The Glacier Express is billed as the "slowest express train in the world" and runs from St Moritz to Zermatt. Promptly at 09:15 hrs we were underway. Trains in Switzerland leave on time or there are questions raised in the Swiss parliament.
Crossing the Landwasser Viaduct was one of the ultimate wow moments on the journey. The Glacier Express cars have huge wrap around windows, which make for stunning viewing. Unfortunately they don’t lend themselves to photography due to the reflection factor as you can detect in the photos above. The Landwasser Viaduct opened in 1904 and is particularly astonishing. Coming out of a tunnel on a huge rock face, the two photos above were attempted when the train curved into a quarter-circle on the viaduct. The photo of the viaduct at left I downloaded from the internet to give you a better perspective of the terrain. Wherever we travelled by rail in Switzerland I inevitably gasped in amazement at the achievements of the Victorian era engineers who built these railways.
Photos above: Changing trains at Brig we arrived in Montreux. The Hotel Eden Palace au Lac in Montreux was also right out of the Victorian era. Located on Lake Geneva the room had a dazzling view across the lake to the French Alps.
The Montreux Jazz Festival (begun in 1967) is today one of the largest and most important jazz festivals in the world. In the garden outside the Miles Davis concert hall are statues of some of the world’s most famous jazz artists.
Unloading picnic tables from the weekend steam show. The museum train uses the three kilometre long narrow gauge line between Blonay and Chamby which was built in 1902.
The best-known structure on the line is the 78-metre-long and 45-metre-high viaduct over the ravine of "Baye de Clarens".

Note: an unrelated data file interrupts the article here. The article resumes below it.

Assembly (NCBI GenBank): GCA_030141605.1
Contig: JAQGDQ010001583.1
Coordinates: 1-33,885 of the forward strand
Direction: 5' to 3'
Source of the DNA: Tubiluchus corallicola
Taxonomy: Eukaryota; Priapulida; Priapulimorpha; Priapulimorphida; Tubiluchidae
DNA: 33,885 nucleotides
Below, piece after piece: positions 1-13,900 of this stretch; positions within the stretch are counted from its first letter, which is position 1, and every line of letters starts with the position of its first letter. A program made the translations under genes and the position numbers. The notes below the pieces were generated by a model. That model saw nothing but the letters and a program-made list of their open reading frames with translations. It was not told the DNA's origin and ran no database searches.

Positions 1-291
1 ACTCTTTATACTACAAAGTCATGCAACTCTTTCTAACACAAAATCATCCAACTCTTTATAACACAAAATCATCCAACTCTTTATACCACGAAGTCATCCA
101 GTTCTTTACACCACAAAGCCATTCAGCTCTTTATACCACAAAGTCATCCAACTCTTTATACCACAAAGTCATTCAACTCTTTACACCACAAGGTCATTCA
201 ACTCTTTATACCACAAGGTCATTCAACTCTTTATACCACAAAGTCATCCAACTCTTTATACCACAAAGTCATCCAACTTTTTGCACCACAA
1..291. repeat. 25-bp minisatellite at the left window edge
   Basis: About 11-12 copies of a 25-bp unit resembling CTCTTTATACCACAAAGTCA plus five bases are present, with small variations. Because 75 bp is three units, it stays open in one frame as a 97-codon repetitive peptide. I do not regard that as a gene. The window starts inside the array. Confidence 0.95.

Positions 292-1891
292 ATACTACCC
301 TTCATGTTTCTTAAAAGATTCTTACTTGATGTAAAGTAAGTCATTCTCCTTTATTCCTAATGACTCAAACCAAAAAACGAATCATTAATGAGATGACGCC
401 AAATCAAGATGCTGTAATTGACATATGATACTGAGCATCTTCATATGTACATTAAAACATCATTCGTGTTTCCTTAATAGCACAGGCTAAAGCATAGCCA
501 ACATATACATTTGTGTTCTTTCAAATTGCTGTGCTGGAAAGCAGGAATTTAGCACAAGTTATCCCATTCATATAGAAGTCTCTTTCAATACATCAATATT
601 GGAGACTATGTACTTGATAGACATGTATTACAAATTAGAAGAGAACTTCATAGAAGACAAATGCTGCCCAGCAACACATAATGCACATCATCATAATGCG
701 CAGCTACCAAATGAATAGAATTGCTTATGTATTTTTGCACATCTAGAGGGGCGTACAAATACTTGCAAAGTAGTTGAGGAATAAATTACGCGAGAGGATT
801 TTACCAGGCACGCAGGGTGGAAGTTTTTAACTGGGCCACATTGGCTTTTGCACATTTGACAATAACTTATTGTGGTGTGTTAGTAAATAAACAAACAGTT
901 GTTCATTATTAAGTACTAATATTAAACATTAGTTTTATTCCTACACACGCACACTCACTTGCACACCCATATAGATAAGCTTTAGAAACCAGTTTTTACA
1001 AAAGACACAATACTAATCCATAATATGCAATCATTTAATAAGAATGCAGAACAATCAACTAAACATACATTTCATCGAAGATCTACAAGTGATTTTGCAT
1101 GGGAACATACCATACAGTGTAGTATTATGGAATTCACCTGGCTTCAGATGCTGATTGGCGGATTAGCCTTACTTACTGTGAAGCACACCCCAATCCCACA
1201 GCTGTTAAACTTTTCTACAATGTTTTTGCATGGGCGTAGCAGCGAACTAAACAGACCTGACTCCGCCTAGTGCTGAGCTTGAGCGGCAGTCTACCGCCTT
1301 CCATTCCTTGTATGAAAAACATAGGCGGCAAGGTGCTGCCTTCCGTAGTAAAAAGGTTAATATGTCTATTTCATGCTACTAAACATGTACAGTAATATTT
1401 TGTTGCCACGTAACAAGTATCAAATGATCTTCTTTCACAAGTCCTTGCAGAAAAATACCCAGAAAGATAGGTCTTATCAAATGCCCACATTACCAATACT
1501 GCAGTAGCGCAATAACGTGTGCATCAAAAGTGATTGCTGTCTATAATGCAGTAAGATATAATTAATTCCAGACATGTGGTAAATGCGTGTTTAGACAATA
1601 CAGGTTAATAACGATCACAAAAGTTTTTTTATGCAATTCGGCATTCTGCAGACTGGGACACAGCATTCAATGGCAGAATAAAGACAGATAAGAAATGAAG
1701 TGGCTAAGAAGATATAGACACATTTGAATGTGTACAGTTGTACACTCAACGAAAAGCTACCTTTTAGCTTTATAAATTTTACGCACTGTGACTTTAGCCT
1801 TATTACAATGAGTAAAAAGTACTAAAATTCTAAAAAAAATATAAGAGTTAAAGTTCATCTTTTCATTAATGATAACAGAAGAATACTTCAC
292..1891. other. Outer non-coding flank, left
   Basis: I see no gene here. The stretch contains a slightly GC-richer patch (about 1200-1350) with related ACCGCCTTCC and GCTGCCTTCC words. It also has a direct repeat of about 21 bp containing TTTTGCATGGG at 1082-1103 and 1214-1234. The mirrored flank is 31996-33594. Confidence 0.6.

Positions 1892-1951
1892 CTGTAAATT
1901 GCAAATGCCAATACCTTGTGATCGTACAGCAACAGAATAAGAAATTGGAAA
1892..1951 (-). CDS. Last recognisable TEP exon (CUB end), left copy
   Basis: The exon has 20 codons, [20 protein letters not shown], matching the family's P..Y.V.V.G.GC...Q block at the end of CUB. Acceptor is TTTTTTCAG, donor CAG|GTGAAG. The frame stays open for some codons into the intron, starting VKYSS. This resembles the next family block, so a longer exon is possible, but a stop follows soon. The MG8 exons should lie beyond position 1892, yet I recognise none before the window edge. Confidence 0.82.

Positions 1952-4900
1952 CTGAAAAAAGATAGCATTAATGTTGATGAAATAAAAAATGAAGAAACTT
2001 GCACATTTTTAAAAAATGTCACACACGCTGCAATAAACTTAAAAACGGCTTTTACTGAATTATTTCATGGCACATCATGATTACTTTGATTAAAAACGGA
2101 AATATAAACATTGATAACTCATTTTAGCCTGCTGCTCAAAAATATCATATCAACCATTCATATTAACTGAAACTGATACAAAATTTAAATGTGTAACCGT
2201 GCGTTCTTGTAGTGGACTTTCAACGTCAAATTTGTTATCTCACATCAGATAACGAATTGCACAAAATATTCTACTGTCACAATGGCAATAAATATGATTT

We rode on an open flatcar with the president of the museum cooperative Jean-Francois Andrust. The museum railway of Blonay-Chamby is owned by the cooperative and maintains the museum's own narrow gauge railway line. Exhibited are over 60 historic vehicles ranging from a steam tramway locomotive to electric streetcars in two halls in Chaulin (the location of the museum station). The museum is unique especially because the steam locomotives, electric locomotives, electric railcars, tram carriages, railway carriages, freight cars and company vehicles are maintained so that they are operational at any time.
Volunteers in the museum’s rail yard are putting the equipment away that was used on the weekend. Jean-Francois Andrust gave us his keys so we could visit all the buildings on site.
Returning to Montreux proved to be easy. By hiking a half-mile up-grade along the museum’s right-of-way we could reach the mainline station of Chamby on the Golden Pass Railway. Since we were traveling on a Swiss Rail Pass it enabled us to board any train we wanted. Shortly a Panorama tourist train appeared and it was a short half hour ride down the steep grade through acres of vineyards to the Montreux Train Station, the only station in Switzerland served by three different track gauges.